A group of researchers currently seeking funding for a secure email service, ProtonMail, today revealed that it will no longer be able to receive funds via PayPal, which suspended its account on Monday and will not restore it until it the proposed email service’s legality is determined.
PayPal is no stranger to withholding funds from secure email providers. It previously froze the funds of an Iceland-based company that crowdfunded support for a similar service, saying it would not free up the funds unless the company released the first version of its product or provided PayPal with “an itemized budget and [their] development goal dates.” (It released the company’s funds shortly after Ars Technica and other outlets reported the story.)
That might have been attributed to PayPal’s aversion to crowdfunding and its attempts to save naive consumers from scammers, but the researchers behind ProtonMail claim it was targeted because it’s designed to protect users from the eyes of the National Security Agency:
While the $275,000 ProtonMail has raised in the past 2 weeks is a large amount, it pales in comparison to many other crowdfunding campaigns that have raised sums in excess of $1,000,000 so we can’t help but wonder why ProtonMail was singled out. When we pressed the PayPal representative on the phone for further details, he questioned whether ProtonMail is legal and if we have government approval to encrypt emails. […] It seems PayPal is trying to come up with ANY excuse they can to prevent us from receiving funds.
ProtonMail was launched by a group of Harvard and MIT students in response to the Snowden leaks, which made them “freaked out” about privacy issues, according to the outfit’s founder, Jason Stockman. The irony here, of course, is that Pierre Omidyar, chairman of PayPal, also funds and publishes The Intercept, whose star writers Glenn Greenwald and Laura Poitras are the only two journalists in possession of the complete cache of the Snowden NSA secrets.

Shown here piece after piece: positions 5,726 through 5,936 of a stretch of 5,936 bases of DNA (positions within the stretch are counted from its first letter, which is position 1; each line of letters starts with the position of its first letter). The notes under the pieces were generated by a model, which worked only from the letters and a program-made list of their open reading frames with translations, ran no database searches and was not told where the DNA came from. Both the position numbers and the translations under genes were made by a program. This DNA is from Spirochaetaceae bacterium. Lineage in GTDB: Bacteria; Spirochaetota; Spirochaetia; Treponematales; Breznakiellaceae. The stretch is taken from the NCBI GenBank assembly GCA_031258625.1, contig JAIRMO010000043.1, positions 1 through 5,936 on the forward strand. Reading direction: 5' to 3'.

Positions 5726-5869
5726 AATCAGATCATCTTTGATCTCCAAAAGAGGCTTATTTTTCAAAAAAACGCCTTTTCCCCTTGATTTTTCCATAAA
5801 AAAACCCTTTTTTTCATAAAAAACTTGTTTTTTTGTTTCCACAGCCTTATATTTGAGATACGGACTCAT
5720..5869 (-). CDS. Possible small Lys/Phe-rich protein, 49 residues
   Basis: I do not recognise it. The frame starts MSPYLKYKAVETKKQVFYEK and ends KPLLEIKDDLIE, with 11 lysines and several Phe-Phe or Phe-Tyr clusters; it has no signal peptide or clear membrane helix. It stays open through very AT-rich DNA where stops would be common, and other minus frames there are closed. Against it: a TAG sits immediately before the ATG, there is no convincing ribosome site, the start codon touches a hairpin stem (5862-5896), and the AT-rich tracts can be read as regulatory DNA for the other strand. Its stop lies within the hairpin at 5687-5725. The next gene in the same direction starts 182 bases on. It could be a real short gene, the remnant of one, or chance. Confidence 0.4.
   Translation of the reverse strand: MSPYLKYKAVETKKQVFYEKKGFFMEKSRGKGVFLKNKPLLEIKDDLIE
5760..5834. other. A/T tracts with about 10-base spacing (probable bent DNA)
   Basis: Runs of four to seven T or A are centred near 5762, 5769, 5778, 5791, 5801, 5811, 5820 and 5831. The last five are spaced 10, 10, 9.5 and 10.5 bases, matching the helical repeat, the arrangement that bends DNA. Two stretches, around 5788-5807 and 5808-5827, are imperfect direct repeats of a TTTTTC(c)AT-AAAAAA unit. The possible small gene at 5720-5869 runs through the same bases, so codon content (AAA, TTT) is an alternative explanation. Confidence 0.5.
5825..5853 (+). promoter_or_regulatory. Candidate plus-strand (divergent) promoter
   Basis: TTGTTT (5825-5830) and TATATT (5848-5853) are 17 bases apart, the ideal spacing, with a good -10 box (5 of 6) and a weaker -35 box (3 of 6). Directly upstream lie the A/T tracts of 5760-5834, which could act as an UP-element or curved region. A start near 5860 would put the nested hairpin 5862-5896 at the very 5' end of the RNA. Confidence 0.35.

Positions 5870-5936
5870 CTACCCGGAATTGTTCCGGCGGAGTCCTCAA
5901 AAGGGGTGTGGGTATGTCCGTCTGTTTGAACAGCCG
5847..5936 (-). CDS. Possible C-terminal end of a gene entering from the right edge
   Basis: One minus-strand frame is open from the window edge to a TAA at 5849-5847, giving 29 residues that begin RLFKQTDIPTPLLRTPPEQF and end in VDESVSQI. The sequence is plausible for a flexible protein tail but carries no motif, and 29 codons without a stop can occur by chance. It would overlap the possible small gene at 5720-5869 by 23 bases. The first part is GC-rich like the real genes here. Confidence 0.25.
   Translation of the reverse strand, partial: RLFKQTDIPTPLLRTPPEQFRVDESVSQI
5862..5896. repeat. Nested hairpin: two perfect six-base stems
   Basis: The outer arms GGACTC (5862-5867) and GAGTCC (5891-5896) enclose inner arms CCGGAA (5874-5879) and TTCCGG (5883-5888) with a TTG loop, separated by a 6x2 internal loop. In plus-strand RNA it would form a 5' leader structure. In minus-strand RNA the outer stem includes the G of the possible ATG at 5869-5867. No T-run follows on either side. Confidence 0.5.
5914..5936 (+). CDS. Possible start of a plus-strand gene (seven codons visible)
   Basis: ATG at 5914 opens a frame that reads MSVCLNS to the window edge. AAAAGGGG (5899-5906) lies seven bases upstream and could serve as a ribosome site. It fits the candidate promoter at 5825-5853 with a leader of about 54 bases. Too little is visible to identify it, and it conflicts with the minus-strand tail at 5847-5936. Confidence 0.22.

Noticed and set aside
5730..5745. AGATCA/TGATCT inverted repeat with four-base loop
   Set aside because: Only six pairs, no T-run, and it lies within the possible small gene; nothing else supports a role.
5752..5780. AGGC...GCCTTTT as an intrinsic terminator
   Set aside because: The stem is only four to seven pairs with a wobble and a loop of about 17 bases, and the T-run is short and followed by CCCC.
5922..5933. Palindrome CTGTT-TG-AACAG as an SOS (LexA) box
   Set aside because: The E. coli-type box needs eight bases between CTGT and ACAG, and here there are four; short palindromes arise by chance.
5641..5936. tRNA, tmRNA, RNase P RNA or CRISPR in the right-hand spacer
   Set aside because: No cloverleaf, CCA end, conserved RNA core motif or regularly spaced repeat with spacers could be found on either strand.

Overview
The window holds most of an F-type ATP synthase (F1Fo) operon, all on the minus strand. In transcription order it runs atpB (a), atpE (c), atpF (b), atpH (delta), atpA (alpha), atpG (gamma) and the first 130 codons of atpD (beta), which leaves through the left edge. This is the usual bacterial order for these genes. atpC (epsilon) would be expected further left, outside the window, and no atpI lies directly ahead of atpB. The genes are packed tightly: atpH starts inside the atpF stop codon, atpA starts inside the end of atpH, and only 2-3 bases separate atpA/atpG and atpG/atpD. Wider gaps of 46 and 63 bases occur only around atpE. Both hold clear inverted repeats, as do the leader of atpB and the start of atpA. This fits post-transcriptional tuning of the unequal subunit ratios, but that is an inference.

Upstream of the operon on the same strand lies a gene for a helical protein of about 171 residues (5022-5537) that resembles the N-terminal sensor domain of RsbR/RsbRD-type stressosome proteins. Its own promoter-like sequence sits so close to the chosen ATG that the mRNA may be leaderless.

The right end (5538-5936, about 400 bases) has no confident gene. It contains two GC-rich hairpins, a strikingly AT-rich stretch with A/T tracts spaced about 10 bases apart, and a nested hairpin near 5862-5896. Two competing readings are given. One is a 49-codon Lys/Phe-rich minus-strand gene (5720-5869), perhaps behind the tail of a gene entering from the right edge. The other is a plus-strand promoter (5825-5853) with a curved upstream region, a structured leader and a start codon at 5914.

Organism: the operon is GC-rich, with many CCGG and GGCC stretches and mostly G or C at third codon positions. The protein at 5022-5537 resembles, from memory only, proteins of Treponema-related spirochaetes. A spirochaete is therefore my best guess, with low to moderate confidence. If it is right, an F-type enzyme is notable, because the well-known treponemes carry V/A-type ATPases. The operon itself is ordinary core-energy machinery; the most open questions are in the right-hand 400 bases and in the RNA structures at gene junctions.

In other words, Omidyar has a monopoly on the complete cache of NSA secrets; and, through PayPal’s near monopoly power in the online payments sector, Omidyar chairs a company that exerts life-or-death power over tech companies trying to evade NSA snooping.
The phrase for Omidyar’s dual role is “conflict-of-interest,” but few seem to notice, or care.
PayPal has a history of separating groups that might attract the government’s ire from their cash. The company prevented WikiLeaks from receiving funds via its service in 2010 — a move defended in an editorial from Civil Beat, which is funded by eBay founder Pierre Omidyar:
Unlike the press barons of old, the executives of these businesses cannot tell their shareholders that it will hurt their company more to cave on a matter of principle than to drop a customer. It is their right and common practice to shut a customer down when they receive complaints from criminal investigators, even without a court order. This even though the existence of a criminal investigation is no indication of guilt.
The executives have a fiduciary duty to do what’s best for their shareholders.And if they didn’t respond to government warnings, they very well could risk their own business being shut down.
But there isn’t a criminal investigation into ProtonMail, nor was there an investigation into the Icelandic company that just happened to be using a United States-based company to raise funds. In these cases it seems that PayPal would rather preemptively shutdown their accounts and prevent them from receiving support than accept any potential risk to eBay shareholders.
The researchers behind ProtonMail aren’t sure that theirPayPal access will be restored. They’re urging supporters to send funds via Bitcoin, which exists outside the control of payments companies which, apparently, moonlight as the government’s first defense against secure email services.